Over time Presidential elections have evolved. For years it was customary for candidates for the nomination of their respective political party to not personally campaign. The numerous newspapers of the day carried their speeches and letters illuminating their political views.

Times have changed! The 20th Century witnessed the advent of radio. Radio had the famous Roosevelt fireside chats, they had the mayor of New York reading the comics to his constituents during the Depression. Radio had a dynamic effect on how we perceived our candidates. You could hear their voice on radio and sometimes you might not like the sound of the voice that you heard.

During the 1950’s television began to be a key means of communication. Candidates, their surrogates and television ads began to use this new form of communications to transform the political landscape. The Nixon-Kennedy television debates changed politics forever. Politics became more of a visual spectacle. Politics became less about content and substance that you read about in the 19th Century and it became more about charisma and the selling of the candidate. Who was going to be your soap of choice?

In the early part of the 21st Century, campaigns changed once, again. It used to be, that the campaign for the nomination for president began with the month leading up to the New Hampshire Primary and the Iowa caucus, the year of the election. Now for unknown reasons, we have the forever campaign. I don’t know if it comes from the pressure created by the media or from the respective political party’s, but nevertheless, the talking heads from the beginning of 2015 were talking about candidate announcements. When was Hillary going to announce. The Republican hopefuls were already courting voters. The barbs targeted her way, probably forced her campaign to announce before she wanted to and to organize even earlier for the campaign to begin in earnest long before the wintry days in New Hampshire.

I am sure that the campaign consultants and the Sunday morning talk shows are happy with the earlier start but is it good for our democracy and for our government. In starting earlier we help to make the current occupant a lame duck earlier than in the past. If you change the focus of politics to the next campaign 2 years hence, you have made the new sitting Congress change what they might do or say because of the potential political fallout. The forever campaign for President virtually insures that nothing will get done, that none of the serious concerns of the people get addressed.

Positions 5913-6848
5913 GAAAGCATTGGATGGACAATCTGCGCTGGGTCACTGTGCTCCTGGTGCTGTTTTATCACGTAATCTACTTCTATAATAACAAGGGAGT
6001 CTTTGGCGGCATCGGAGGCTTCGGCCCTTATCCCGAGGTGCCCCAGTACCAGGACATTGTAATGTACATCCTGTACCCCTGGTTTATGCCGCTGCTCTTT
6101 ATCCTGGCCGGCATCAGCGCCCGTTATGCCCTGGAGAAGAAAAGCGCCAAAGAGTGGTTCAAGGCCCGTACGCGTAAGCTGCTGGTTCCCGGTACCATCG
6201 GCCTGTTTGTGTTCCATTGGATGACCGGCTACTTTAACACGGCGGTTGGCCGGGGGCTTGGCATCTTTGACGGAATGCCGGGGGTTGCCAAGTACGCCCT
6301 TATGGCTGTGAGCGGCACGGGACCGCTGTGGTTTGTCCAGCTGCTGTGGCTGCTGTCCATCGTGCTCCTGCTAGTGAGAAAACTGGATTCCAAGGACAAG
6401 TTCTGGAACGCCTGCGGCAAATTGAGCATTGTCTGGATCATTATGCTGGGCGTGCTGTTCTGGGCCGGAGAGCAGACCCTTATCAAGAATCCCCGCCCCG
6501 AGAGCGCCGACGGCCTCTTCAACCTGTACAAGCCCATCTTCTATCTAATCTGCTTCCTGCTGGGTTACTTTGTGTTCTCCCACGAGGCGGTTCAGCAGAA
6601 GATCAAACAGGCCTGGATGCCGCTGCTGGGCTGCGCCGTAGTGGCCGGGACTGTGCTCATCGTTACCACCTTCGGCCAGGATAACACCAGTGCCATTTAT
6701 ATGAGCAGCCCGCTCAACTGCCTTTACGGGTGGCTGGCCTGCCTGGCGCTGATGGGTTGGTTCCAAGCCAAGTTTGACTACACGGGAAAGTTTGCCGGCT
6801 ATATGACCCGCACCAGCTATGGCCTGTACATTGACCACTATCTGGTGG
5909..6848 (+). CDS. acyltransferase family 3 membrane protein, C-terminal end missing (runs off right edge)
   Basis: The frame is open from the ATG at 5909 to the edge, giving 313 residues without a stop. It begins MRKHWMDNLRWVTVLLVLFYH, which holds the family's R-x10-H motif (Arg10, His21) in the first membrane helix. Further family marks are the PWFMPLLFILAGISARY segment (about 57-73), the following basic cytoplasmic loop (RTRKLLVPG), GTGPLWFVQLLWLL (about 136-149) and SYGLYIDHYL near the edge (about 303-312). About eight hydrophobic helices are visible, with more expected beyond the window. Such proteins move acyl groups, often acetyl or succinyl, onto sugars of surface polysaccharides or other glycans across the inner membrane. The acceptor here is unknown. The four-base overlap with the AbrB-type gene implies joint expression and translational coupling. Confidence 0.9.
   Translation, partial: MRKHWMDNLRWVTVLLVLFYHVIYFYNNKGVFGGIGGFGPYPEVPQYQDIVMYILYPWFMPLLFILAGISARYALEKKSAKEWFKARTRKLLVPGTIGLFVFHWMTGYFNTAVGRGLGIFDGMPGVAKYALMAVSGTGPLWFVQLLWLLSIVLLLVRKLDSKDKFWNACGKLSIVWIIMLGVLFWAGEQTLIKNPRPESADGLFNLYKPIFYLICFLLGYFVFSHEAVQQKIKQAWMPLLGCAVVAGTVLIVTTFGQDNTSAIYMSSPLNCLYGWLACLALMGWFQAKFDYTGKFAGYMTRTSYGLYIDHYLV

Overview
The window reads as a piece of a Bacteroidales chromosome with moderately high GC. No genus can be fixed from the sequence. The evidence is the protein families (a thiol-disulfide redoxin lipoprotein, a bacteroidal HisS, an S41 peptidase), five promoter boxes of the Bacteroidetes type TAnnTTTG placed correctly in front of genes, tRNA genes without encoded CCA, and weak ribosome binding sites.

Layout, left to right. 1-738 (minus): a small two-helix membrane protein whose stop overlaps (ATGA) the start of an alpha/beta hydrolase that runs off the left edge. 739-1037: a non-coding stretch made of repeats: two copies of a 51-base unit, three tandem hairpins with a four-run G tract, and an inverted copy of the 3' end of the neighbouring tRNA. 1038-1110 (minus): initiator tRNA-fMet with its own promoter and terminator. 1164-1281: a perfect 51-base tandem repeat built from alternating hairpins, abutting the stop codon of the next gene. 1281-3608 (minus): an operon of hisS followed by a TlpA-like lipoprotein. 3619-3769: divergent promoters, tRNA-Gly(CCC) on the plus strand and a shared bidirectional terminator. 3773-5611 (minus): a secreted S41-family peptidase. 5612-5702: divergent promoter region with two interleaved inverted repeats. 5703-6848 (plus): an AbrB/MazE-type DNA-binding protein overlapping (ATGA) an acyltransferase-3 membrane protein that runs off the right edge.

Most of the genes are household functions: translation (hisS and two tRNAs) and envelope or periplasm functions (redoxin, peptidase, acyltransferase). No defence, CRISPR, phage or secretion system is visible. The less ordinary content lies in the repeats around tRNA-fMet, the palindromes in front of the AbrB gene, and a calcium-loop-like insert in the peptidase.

We need election reform not a forever campaign. A series of regional elections to choose a party’s candidate, might be advisable. A shorter election cycle like what the British have would be preferable. Less money would be spent and if you have a few serious debates with no 30 second political ads you just might get a better handle on your choices for  President.

The airwaves and cable TV are filled with more and more ideological nonsense to fill the 24 hour news cycle. We are the losers in the forever campaign. It is more about glitz and show business and less about substance. I can just see it now, if we were to transform the past and put the founders under the glare of today’s media. Can you imagine what today’s media would do with the information about Thomas Jefferson’s relationship with his slave? What would the media do and say about George Washington’s teeth or that cherry tree? While our elders dealt with how to make democracy work we talk about potential invasions of Texas. While Lincoln dealt with the Institution of Slavery we have elected members of Congress who try to justify discrimination, and deny science or tell their elected officials that they can not mention the words climate change.

I love politics but I don’t think the forever campaign does anyone any good other than those who profit off of a campaign that begins once the last one ends. I feel sorry for the poor citizens of New Hampshire who will now have to listen to and have their lives disturbed for not 2 or 3 months but for nearly a year. Democracy suffers and we the people continue to lose faith in our system. Campaign fatigue sets in and we increasingly are turned off of politics.


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